Establish Initial Traffic Control
If you are first on scene, you must establish preliminary traffic control with your patrol vehicle. First, it protects the scene and preserves evidence. Second, it alerts traffic that something requires their immediate attention. Finally, it helps to protect persons involved in the crash and rescuers. When you arrive, park your vehicle in a manner that best protects what s in front of you. Make sure it s far enough back so that if it gets hit, it won t be propelled into the crash scene. Save the flares and cones for later because your next priority is determining the emergency level.
Injuries & Other Emergencies
You must ascertain the extent of the emergency and injuries as quickly as possible. Are they life threatening? Will you need a helicopter? An extrication team? Are vehicles on fire? Is the roadway blocked? Are there visible injuries, or is it a property crash? Can the vehicles be moved? Relaying these answers to dispatch can go a long way toward getting the appropriate help to the scene. In the case of a non-injury crash, communicating this will allow other responding emergency personnel to downgrade their response mode and maximize their safety.
Get That Traffic Under Control
Once you ve determined the extent of the crash scene, you can go back to your car and use those cones and flares to set up a more permanent traffic-control pattern. If you re setting up a flare or cone pattern, walk down the edge of the roadway facing traffic until you get to the farthest point away from your car where you want to establish traffic control. Place your cone or flare down on the edge of the fog line, sidewalk, etc., and walk backwards, facing traffic, while continuing to drop cones/flares every few feet, each one a little farther out into the lanes you want to block. Eventually you ll reach the back of your unit, and you will have established the desired lane closure. For several reasons, this method can be safer than starting in the travel lane at your car and walking toward traffic as you lay cones/flares. First, it allows you to walk along the shoulder/sidewalk in relative safety so that if needed, you can jump out of the path of an oncoming car. Second, placing the first cone or flare farthest from your car provides the earliest possible warning to motorists. Third, if someone does aim at your patrol car, and they will, starting from the edge of the roadway will allow you to see that behavior much sooner and take evasive action.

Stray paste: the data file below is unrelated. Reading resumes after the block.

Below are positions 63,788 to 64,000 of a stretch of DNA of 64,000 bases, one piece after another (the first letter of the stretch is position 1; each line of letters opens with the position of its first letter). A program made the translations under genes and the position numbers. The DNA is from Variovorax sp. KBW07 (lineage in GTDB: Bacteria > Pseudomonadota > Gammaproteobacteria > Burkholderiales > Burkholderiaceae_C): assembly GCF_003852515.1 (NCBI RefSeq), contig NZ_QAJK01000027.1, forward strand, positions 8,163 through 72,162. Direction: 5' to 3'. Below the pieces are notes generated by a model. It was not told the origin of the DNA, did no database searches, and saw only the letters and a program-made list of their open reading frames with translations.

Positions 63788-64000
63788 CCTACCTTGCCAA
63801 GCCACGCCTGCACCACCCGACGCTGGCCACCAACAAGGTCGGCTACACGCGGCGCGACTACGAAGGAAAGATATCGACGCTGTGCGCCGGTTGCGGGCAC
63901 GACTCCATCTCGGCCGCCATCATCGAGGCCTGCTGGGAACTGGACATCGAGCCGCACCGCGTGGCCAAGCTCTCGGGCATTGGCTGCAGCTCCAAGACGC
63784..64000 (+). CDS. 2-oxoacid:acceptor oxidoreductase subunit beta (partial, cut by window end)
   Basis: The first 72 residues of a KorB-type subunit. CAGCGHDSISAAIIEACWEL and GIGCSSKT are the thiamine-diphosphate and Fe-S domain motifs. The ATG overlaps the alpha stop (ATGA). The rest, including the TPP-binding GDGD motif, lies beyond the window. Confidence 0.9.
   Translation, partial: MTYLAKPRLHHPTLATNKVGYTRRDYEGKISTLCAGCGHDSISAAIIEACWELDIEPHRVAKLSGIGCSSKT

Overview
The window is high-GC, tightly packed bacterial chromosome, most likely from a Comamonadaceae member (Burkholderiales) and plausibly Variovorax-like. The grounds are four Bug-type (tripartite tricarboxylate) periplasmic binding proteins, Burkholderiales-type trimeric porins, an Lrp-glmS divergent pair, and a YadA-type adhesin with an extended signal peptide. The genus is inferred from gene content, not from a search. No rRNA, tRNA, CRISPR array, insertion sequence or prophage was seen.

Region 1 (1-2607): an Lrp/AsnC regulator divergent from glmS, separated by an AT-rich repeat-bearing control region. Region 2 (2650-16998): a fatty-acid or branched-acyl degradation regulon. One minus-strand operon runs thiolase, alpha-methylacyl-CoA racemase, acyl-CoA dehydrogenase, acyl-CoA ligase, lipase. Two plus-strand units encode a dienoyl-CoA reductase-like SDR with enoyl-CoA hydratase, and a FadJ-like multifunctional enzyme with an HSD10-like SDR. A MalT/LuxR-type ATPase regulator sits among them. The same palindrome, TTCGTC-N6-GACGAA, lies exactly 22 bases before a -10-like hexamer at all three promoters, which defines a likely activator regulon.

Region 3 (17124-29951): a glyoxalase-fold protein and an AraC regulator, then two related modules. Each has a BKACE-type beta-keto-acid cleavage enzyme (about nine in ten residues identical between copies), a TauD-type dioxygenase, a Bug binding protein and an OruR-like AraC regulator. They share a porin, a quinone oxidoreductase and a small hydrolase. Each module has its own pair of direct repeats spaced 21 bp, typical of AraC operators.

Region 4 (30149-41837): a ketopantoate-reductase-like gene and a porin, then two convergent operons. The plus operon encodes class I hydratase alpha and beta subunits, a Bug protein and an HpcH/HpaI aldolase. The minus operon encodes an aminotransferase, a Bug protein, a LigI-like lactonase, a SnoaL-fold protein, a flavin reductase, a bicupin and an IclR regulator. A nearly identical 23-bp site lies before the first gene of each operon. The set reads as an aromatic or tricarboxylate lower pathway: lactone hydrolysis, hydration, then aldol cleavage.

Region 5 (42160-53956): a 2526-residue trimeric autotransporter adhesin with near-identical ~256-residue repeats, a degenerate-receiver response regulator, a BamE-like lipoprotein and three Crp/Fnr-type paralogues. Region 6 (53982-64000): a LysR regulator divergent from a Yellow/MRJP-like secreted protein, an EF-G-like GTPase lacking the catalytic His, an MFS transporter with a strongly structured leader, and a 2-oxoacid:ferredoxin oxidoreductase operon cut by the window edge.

That said, no matter how nice your patrol car is, it s expendable. You aren t. Work enough crashes, and your car will get hit. So, use your car to protect yourself and others. If someone hits it, oh well. Just don t be near it when it happens.
If situations dictate, close the roadway completely if that provides the safest method for handling the crash rescue and subsequent investigation. Coordinate responding units to locations that allow you to establish safe and efficient traffic control. If needed, contact your local roadway department for cones and barricades. In short, use everything and anything to make it work.